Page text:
Bacteriophages aren't the same thing as probiotics. Yet, they play a similar role in your digestive system. These nucleic acids surrounded by a protein structure do target unwanted bacteria (each to a specific species of bacterium), while leaving the desired probiotic strains alone. This makes bacteriophages a great addition to a science-based probiotic supplement, because they help the probiotic strains in the formula thrive so they can 'do their job' more effectively.

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4. Prebiotics

If you take a probiotic (whether it's combined with bacteriophages, digestive enzymes, or is another formula), adding a prebiotic supplement will help enhance the effectiveness of the probiotic supplement. That's because prebiotics are basically a food source (usually xylooligosaccharides, a kind of fiber) for the Bifidobacterium (a beneficial bacteria strain) in your gut.

Pro tip: When choosing a prebiotic, more is not better! In fact, too much prebiotic material can cause digestive discomfort. So pick a prebiotic supplement that's been clinically studied to work in smaller doses.

5. Fiber

Probably the best digestive health supplement for regularity is fiber. A fiber-rich diet (either from the foods you eat or as a supplemental product) is important for the digestive health process. Fiber helps with bowel movements by absorbing water into the stool (making it easier to pass).

Somewhat paradoxically, fiber also bulks stool so it's not "loose." And as we read earlier, fiber can even work as a prebiotic to feed those healthy probiotics—so they can aid everything from digestion to immune defenses. So fiber not only directly supports regularity, it also supports overall digestive health!

6. Vitamin C

Maybe you think of vitamin C as an immune system must-have—and you're not wrong. But that's not all it can do—that's why we're including it in this gut health lineup! If you suffer from occasional constipation, I have some good news for you: all it takes to get the digestive train moving again is a little vitamin C (paired with a little magnesium). That's right, vitamin C can act as an "osmotic agent," which is a fancy way of saying it draws water into your intestines, which in turn promotes regularity.

And unlike other regularity products, you also get the health benefits of both vitamin C (immune system, heart, skin health and more) and magnesium (great for the heart, brain and mood). And if you take your vitamin C + magnesium carbonate in powder form, you can vary your dosage to find the amount that's just right for you—no additional fiber required!

7. Dietary supplements for regularity

Some people don't need to wear a watch—their bathroom breaks let them know what time it is! While being that regular isn't necessary, an unpredictable schedule can lead to occasional discomfort. Yet again, a probiotic supplement is your go-to for this digestive health goal. We mentioned earlier that certain Bifidobacterium probiotic strains have been extensively studied for digestive health and regularity. It turns out there's a specific strain—Bifidobacterium lactis HN019—that can help relieve occasional constipation in 14 days of regular use. B. lactis HN019 also improves colonic transit speed: the time it takes food to move through your digestive system.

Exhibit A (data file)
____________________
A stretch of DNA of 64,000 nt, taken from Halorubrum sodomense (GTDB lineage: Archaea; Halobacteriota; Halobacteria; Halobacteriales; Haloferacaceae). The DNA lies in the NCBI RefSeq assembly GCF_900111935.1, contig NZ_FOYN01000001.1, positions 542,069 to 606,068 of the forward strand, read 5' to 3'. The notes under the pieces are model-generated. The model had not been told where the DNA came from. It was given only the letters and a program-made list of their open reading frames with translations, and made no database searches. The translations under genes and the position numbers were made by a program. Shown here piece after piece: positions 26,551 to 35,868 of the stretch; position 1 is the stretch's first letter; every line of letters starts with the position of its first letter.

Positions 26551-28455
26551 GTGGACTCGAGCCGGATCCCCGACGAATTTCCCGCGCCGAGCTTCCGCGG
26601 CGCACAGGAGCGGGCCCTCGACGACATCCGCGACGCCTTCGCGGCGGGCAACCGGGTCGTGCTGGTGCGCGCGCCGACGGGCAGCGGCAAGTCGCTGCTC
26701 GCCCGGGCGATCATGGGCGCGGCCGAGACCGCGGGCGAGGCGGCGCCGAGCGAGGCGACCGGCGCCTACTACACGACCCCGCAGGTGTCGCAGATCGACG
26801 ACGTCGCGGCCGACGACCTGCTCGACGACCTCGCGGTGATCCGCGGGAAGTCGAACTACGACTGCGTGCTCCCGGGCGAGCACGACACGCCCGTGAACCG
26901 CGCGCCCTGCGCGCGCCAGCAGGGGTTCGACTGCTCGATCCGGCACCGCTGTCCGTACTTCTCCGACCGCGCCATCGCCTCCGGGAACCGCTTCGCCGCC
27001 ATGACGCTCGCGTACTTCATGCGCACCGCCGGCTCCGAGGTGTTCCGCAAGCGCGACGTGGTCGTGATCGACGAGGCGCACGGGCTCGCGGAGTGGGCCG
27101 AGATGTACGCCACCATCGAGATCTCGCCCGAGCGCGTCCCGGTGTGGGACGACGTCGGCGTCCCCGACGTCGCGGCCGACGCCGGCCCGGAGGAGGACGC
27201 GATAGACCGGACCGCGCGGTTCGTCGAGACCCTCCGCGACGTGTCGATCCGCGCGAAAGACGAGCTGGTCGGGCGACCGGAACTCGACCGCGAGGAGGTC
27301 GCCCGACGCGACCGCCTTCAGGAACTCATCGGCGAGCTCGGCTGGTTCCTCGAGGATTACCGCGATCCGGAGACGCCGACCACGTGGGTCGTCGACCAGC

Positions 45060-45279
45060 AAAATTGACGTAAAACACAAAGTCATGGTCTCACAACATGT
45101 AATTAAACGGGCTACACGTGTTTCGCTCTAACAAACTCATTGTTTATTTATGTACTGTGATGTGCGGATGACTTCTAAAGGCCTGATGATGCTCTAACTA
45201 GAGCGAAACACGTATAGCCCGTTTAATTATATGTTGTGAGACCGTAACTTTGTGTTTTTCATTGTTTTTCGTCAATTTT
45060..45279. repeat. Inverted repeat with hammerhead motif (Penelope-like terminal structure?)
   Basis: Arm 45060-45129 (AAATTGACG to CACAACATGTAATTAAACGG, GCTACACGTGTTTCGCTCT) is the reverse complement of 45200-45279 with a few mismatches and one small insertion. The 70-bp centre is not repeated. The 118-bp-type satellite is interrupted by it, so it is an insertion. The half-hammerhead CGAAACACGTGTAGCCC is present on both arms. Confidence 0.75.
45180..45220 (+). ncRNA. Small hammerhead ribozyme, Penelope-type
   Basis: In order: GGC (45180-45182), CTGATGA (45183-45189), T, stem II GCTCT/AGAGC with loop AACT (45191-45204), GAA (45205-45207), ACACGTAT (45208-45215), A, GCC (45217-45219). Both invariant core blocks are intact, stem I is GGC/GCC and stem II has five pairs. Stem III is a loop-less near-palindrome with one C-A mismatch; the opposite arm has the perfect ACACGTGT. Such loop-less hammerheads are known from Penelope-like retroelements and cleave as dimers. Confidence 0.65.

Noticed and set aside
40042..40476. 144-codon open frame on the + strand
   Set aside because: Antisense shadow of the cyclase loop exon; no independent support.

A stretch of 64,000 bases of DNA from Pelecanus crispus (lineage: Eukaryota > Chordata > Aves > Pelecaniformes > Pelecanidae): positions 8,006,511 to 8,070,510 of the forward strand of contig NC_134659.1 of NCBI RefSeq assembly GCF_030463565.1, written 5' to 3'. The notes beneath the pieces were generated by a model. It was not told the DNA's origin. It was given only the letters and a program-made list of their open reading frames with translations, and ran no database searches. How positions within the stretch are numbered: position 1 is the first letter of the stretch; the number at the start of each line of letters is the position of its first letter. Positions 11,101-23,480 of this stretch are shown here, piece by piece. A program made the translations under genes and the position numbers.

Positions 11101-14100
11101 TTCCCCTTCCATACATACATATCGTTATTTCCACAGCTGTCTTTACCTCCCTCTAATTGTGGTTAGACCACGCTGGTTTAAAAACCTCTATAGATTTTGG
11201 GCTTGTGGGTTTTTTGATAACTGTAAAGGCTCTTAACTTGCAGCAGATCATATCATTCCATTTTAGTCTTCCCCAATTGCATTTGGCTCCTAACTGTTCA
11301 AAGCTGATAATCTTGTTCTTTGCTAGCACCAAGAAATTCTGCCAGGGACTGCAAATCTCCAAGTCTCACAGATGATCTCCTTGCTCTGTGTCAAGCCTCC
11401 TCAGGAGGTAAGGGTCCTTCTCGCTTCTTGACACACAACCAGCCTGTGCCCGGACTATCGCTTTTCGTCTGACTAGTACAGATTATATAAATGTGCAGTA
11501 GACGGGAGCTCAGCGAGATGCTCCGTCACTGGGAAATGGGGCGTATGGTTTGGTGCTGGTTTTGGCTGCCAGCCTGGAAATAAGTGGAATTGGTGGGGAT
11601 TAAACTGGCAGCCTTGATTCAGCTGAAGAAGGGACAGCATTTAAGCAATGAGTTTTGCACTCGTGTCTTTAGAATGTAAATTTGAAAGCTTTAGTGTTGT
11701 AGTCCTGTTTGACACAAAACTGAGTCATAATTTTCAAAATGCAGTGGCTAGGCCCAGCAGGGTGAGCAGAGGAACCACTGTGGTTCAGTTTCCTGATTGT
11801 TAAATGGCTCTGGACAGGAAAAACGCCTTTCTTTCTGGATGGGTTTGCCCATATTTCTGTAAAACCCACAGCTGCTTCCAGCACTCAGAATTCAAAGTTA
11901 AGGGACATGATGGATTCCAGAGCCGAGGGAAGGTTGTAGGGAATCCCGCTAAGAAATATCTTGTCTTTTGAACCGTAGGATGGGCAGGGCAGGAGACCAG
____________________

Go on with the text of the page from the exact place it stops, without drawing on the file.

8. Bloating & occasional gas supplements

If you experience occasional gas or bloating after you eat, try a combination of artichoke, ginger and fennel seed (these three ingredients are among the top foods that fight bloating). Artichoke leaf combined with ginger root can "move food along" your digestive tract—and fennel seed extract inhibits the bacteria that create the gas in the first place.

But what if you don't feel like eating those for dessert? We don't blame you! Fortunately, there's a gut health supplement you can take instead—this artichoke leaf, ginger & fennel supplement works best when you swallow it before you eat.

9. Esophageal supplements

"Oh my esophagus" said no one, ever, but that feeling that a food is "repeating" on you is indeed an uncomfortable esophagus! Fortunately, you can cool things down with a combination of licorice and calcium. Chewable calcium carbonate is well-known for its ability to maintain pH in the esophagus, and licorice root extract supports a healthy inflammatory response to support gastric health.

10. Zinc L-carnosine

Your stomach is filled with digestive juices. A thin layer of mucus protects the lining of your stomach from its own contents—otherwise, you start digesting the stomach wall. When this mucus layer gets thin or disappears, it can lead to discomfort. You can help keep this protective layer, well, protective, by supplementing with zinc and L-carnosine combined with an inert form L. reuteri bacteria, which binds to bacteria that can affect your stomach wall, rendering them harmless.

Colon cleanses: Are they worth it?

You've probably heard of colon cleanses: A product that purports to "cleanse" your colon—usually by moving a whole bunch of bulking agent through your digestive tract relatively quickly. So, are they safe? These products can lead to dehydration and electrolyte imbalance. Still, there are many people who swear by such things, but the science to support their health benefit is inconclusive at best. Here's why: it's your liver and kidneys that do most of the cleansing your body needs (this process is called detoxification).

Plus, helpful bacteria in your colon detoxify food waste, and the lining of your intestines regenerate quickly—so the chances that anything harmful will "build up" in there are slim (at least if you're staying regular by eating lots of fiber and maybe taking a supplement or two).

Generally speaking, a healthy lifestyle and nutritious, well-balanced diet are better for your colon than a "cleanse"—but if you want to try it and your doctor says it's a good idea (or has specifically requested you do one in order to facilitate a medical procedure) then go for it.

Which digestive supplement is right for you? Take this digestive health quiz.

About the Author: John Gawley graduated from the University of Miami with a degree in English before beginning his career as a technical writer, copy writer and content manager. John has extensive experience in the health and wellness field, and he is the Senior Copywriter at Life Extension.